This issue of Down To Earth examines a crisis forest-rich states in India find themselves in: conserving forests is a burden states are no longer able -- or willing -- to afford. This has happened because in India, as concern for natural resources grew, the harvesting of forests stopped. For these states, revenue has dried up, but the establishment costs of maintaining forest departments -- intent on protection -- continues to climb. In the mid-1990s, for instance, Madhya Pradesh made money from its forest resources. Its revenue was higher than its expenditure in this sector. But by 2005, the situation completely reversed. Now the state spends more than it can earn. Today, Arunachal Pradesh's spending on forestry is as high as its revenue used to be in the mid-1990s. 80 per cent of the state is forested, but today it makes practically nothing from its vast forest wealth.
The situation is such that India today has become a major importer of wood from other countries. From forests cut elsewhere. By 2001, India's export of forest based products stood at Rs 4,459 crore. But imports were over Rs 12,000 crore -- 3 times higher. That year, the country spent over Rs 2,000 crore simply on importing wood.
You might argue: so what? After all, this is merely a cost the nation is paying for a higher good. It is saving its forests, vital for ecological and water security. But the picture becomes more complex when other questions are also asked. For instance: who really pays the cost for protecting our forests? Who bears the brunt of protection?
First, it is the forest-dependent states that bear the cost. They are already close to bankruptcy; loss of revenue from resources they possess cripples them further. So, states cut vital social sector expenditures. They hardly like to budget for maintaining and enhancing their forest resources any more. The result: forest-rich states, compromising their growth.
Second, understand that it is the poorest that bear the burden of conservation. Forest areas in India are enormously rich lands, but people who live there are the poorest. They live lives crucially linked to using the many resources a forest provides. They exist in a forest economy. But nobody is interested in building a future, economically speaking, on these resources. So it is no wonder, or accident, that the poor in such areas get poorer.
We just do not know how to build futures in forest lands. Economic progress, to us, has nothing to do with hugging our forests to ourselves. The profit is in destroying them: for mining, for industries. Similarly, for the poor, managing forests as forests does not bring them wealth. They can only survive if they clear forests to cultivate marginal and degraded lands, eke out an ever-meagre return. The land degrades, the people become more destitute: so turns the vicious cycle of poverty.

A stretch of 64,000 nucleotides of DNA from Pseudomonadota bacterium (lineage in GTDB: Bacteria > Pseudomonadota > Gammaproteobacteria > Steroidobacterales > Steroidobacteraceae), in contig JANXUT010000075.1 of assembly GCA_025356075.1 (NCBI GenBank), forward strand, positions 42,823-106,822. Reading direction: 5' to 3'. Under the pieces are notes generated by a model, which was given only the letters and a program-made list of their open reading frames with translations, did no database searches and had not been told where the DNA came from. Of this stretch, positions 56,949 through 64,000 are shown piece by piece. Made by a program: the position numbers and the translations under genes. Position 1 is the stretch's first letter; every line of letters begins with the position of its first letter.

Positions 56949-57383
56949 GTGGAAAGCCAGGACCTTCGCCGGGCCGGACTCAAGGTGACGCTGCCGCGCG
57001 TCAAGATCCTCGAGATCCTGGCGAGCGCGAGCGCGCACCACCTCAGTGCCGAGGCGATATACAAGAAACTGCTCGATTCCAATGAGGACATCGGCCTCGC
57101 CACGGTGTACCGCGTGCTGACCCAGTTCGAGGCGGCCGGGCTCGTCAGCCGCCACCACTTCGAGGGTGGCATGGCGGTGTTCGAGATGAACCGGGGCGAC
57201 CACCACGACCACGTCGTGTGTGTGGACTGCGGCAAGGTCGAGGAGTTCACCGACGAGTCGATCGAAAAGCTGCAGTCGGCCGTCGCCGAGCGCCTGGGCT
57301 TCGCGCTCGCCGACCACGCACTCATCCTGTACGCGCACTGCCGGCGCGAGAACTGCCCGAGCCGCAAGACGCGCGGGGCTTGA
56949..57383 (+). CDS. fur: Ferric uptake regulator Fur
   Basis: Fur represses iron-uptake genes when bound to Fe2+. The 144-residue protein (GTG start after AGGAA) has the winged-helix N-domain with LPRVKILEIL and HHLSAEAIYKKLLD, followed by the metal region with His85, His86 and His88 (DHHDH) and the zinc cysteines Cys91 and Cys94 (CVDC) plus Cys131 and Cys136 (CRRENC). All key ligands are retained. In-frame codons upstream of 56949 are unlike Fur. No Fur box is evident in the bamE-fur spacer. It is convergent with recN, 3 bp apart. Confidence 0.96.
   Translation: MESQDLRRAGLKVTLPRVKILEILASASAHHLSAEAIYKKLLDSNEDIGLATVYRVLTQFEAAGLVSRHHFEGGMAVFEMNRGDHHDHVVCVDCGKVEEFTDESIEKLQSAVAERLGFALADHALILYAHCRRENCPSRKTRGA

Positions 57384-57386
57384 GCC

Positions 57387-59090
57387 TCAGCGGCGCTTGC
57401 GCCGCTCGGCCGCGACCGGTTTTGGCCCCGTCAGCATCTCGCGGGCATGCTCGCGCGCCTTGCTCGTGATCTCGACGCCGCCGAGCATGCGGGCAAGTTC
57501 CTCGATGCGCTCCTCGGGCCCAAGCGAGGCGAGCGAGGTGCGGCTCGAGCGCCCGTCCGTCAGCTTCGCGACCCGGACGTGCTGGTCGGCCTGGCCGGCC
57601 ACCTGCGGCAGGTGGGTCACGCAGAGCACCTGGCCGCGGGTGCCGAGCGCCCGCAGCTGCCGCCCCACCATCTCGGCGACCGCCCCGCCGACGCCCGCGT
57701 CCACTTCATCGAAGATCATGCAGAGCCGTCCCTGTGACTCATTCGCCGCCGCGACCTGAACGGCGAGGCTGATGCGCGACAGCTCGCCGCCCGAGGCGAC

What we desperately need, therefore, are new ways of managing our forest wealth. We need a forest policy and practice that can straddle conservation as well as productivity. This is what I would like to suggest:
Firstly, we should determine which forests need to be protected, at all costs. These are areas of high ecological value, or of important water sources, or vital for species protection. These lands have to be managed only for conservation.
Secondly, we need to realise that this conservation will cost money. We cannot piggyback upon the poor, for our sakes. Therefore, we need to incorporate the principles of valuing forests for the tangible as well as intangible benefits. And we must pay. We must pay to the communities who live in and around forest lands; they must be compensated for protecting resources, when allowed to. The cost must be paid, by users -- us -- for water, recreation or other services, for its protection and maintenance.
Currently, there exists a provision to calculate the net present value of forests, and pay up an amount when they are diverted for non-forest purposes. But this is payment for destruction. This is not payment to protect forests as forests. Also, the money goes to a central authority, not to the state that has sacrificed its forests. Certainly not to the community that bears the cost of 'diversion'. This only makes forests 'unprofitable' and 'uneconomical'. There is no incentive to protect or to build.
In the remaining forest land, what we could do -- and this is my third recommendation -- is revamp the conservation policies for forests. We need to plant trees, to also cut them. We need, quite literally, to make money on our forest wealth. But we need to learn how to make money without destroying the forests. It is here that we must learn from our mistakes, to build forest policies that have a future.
We know our forest lands are populated and intensely 'used'. We know livestock pressure on them is high and that animals suppress regeneration. At the same time, people need forests for their livelihood needs. Currently, bureaucracies manage these lands. They pay lip service to community forest development and joint forest management. But the truth is that vast swathes of forest land in the country lie underutilised and remain underproductive, simply because we have not learnt how to increase productivity by involving the people who use these increasingly degraded lands. If we were to learn from our mistakes, we could invest in these lands, to build economic futures. We could plant trees we could cut and sell. Make money from. When people will earn, they will plant once again. There will be jobs, economic prosperity. In short, we need a policy that values our forests and a policy that builds up the value of our forests.
Our forests are too important to be left unused and uncared for.
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